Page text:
The Metabolism Program at the University of Chicago embodies a unique structure that takes full advantage of the strengths and character of the University of Chicago. The Committee on Molecular Metabolism and Nutrition is an interdepartmental, degree-granting body that draws its faculty from the ranks of basic science and clinical science. This is possible because all these disciplines share the same campus and often the same building. This provides the student with the opportunity to acquire sound basic training in biochemistry. At the same time, this training is tempered by constant exposure to the impact of metabolism on human health and well being. This provides integrated training in the basic biochemical mechanisms through which foods and nutrients interact to optimize health, the pathological consequences of malnutrition, and the interplay of nutrition and human behavior.
The Biomedical Sciences Cluster
The Committee on Molecular Metabolism and Nutrition is integrated within a cluster of graduate programs from the Committee on Cancer Biology, the Committee on Immunology, and the Committee on Microbiology. The five academic units share a joint Admissions Committee, several common courses, a seminar series, and additional common events for students and faculty within the cluster. The goal of the cluster system is to encourage interdisciplinary interactions among both trainees and faculty, and to allow students flexibility in designing their particular course of study.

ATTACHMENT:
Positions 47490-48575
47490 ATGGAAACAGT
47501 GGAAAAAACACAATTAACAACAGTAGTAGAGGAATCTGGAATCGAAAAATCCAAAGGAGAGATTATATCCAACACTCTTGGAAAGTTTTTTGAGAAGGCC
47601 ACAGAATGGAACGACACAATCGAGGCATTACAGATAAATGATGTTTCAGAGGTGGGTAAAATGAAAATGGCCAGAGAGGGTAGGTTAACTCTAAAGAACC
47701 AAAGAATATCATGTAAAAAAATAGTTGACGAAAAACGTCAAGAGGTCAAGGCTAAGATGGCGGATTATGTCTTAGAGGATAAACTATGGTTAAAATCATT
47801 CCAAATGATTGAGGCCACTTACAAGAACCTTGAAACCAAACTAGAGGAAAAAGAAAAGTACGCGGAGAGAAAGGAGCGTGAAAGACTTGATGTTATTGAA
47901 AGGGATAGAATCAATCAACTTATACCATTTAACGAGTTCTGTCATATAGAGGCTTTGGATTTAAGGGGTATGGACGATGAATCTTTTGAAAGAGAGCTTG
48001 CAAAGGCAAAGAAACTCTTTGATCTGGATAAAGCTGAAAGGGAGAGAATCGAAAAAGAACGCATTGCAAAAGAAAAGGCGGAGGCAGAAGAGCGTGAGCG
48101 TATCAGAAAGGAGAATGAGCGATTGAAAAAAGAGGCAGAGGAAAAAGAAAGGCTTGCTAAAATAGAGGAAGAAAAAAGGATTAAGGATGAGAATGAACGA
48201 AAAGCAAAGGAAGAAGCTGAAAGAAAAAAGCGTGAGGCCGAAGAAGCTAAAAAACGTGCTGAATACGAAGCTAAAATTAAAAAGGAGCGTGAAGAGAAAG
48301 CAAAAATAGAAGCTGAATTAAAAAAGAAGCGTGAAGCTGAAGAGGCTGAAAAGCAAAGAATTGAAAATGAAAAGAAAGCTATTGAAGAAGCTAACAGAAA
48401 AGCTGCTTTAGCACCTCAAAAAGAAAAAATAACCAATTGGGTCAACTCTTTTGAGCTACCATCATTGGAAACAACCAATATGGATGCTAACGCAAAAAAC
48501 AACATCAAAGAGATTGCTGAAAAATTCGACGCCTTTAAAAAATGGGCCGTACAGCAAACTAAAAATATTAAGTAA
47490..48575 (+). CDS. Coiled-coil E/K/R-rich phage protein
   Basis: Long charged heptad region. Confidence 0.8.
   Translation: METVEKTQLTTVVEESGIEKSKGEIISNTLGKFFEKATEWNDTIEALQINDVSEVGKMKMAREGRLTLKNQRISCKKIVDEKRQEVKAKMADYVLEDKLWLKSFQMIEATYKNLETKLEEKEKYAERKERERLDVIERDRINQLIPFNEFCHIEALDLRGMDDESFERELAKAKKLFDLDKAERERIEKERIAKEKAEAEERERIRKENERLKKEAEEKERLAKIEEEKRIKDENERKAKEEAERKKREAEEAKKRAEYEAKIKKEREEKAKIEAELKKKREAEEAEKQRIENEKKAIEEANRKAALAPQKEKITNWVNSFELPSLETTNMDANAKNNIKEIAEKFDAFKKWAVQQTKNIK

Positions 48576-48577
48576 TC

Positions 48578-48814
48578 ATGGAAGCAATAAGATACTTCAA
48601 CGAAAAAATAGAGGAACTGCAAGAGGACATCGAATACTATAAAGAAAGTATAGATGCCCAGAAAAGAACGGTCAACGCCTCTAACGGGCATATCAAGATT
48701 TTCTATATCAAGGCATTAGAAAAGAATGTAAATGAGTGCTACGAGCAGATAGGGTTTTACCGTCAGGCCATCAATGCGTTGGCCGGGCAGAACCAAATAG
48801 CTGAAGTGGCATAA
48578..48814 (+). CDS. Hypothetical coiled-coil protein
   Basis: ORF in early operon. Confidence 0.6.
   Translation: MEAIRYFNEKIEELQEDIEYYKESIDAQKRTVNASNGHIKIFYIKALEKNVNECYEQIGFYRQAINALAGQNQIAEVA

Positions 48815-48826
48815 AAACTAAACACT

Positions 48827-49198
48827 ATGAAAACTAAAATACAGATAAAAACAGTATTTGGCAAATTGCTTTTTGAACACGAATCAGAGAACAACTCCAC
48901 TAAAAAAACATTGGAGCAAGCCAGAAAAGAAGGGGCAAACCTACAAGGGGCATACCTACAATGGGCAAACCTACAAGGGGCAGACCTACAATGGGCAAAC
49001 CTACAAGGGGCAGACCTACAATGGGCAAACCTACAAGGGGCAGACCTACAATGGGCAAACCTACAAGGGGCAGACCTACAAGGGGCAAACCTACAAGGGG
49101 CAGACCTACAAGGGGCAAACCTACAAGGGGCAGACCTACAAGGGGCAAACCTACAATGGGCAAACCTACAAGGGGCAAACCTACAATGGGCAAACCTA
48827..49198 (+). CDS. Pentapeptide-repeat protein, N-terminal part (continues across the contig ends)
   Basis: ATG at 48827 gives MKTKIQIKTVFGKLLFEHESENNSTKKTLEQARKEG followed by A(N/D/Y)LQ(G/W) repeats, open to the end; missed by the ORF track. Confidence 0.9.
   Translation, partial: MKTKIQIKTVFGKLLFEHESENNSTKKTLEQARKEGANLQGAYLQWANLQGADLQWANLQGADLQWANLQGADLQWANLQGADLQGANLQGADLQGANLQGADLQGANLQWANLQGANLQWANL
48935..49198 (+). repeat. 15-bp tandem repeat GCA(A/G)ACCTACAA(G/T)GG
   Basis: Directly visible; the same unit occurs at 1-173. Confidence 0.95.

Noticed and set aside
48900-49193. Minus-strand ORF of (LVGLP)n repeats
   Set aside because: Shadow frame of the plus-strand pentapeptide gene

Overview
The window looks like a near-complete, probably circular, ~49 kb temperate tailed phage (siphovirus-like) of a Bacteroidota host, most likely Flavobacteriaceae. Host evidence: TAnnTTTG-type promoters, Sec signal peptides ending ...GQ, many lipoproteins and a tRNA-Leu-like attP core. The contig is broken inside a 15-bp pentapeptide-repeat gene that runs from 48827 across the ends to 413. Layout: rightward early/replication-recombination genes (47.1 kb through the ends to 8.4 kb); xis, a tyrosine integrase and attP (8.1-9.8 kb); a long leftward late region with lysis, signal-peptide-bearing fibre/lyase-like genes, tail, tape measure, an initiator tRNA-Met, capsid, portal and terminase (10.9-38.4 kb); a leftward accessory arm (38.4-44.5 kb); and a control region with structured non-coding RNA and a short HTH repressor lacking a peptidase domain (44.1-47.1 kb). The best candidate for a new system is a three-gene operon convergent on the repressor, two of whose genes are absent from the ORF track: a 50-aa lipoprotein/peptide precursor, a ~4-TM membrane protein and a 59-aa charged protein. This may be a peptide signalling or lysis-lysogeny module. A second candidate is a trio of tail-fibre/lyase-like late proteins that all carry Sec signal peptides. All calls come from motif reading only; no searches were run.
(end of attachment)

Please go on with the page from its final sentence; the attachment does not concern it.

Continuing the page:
In addition, students have extensive opportunities for interaction with the three other clusters within the Biological Sciences Division: the Molecular Biosciences Cluster; the Darwinian Sciences Cluster; and the Neurobiology Cluster. These clusters offer courses and sponsor seminars and symposia open to Metabolism students.
The philosophy of the program is to provide students with a wide range of educational opportunities in a research-rich environment that will stimulate the student to engage in the life-long pursuit of knowledge through self-learning. Didactic courses during the first year provide education in the principles of basic science. In the summer and continuing into the second year, coursework gives way to interactive training that stresses the evaluation of literature, effective communication, and hypothesis testing combined with early exposure to research. This is enriched by a strong seminar program that exposes the student to the national leaders in metabolism research and policy.